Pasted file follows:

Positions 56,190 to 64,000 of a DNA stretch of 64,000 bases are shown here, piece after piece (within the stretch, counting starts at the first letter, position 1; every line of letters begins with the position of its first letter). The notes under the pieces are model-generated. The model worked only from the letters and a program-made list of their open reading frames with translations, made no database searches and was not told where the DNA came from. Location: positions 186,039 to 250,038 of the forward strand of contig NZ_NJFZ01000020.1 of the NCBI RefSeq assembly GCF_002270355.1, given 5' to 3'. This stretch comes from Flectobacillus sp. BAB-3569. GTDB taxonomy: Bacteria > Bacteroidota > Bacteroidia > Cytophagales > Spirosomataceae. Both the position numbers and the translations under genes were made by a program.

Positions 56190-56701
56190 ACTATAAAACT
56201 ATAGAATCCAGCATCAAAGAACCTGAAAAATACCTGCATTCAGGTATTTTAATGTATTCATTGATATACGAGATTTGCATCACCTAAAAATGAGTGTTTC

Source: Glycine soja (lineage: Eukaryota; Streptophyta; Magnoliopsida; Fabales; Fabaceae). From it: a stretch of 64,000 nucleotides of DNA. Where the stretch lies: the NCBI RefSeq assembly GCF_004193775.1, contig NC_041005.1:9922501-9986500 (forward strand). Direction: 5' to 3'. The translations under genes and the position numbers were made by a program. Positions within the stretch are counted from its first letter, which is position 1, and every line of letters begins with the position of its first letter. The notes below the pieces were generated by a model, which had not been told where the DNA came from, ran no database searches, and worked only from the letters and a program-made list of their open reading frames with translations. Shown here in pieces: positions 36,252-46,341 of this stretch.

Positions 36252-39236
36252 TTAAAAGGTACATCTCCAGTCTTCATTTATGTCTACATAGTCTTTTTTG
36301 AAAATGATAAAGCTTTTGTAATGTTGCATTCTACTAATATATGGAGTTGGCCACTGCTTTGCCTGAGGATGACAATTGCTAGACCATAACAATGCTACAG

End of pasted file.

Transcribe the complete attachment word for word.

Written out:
Positions 56,190 to 64,000 of a DNA stretch of 64,000 bases are shown here, piece after piece (within the stretch, counting starts at the first letter, position 1; every line of letters begins with the position of its first letter). The notes under the pieces are model-generated. The model worked only from the letters and a program-made list of their open reading frames with translations, made no database searches and was not told where the DNA came from. Location: positions 186,039 to 250,038 of the forward strand of contig NZ_NJFZ01000020.1 of the NCBI RefSeq assembly GCF_002270355.1, given 5' to 3'. This stretch comes from Flectobacillus sp. BAB-3569. GTDB taxonomy: Bacteria > Bacteroidota > Bacteroidia > Cytophagales > Spirosomataceae. Both the position numbers and the translations under genes were made by a program.

Positions 56190-56701
56190 ACTATAAAACT
56201 ATAGAATCCAGCATCAAAGAACCTGAAAAATACCTGCATTCAGGTATTTTAATGTATTCATTGATATACGAGATTTGCATCACCTAAAAATGAGTGTTTC

Source: Glycine soja (lineage: Eukaryota; Streptophyta; Magnoliopsida; Fabales; Fabaceae). From it: a stretch of 64,000 nucleotides of DNA. Where the stretch lies: the NCBI RefSeq assembly GCF_004193775.1, contig NC_041005.1:9922501-9986500 (forward strand). Direction: 5' to 3'. The translations under genes and the position numbers were made by a program. Positions within the stretch are counted from its first letter, which is position 1, and every line of letters begins with the position of its first letter. The notes below the pieces were generated by a model, which had not been told where the DNA came from, ran no database searches, and worked only from the letters and a program-made list of their open reading frames with translations. Shown here in pieces: positions 36,252-46,341 of this stretch.

Positions 36252-39236
36252 TTAAAAGGTACATCTCCAGTCTTCATTTATGTCTACATAGTCTTTTTTG
36301 AAAATGATAAAGCTTTTGTAATGTTGCATTCTACTAATATATGGAGTTGGCCACTGCTTTGCCTGAGGATGACAATTGCTAGACCATAACAATGCTACAG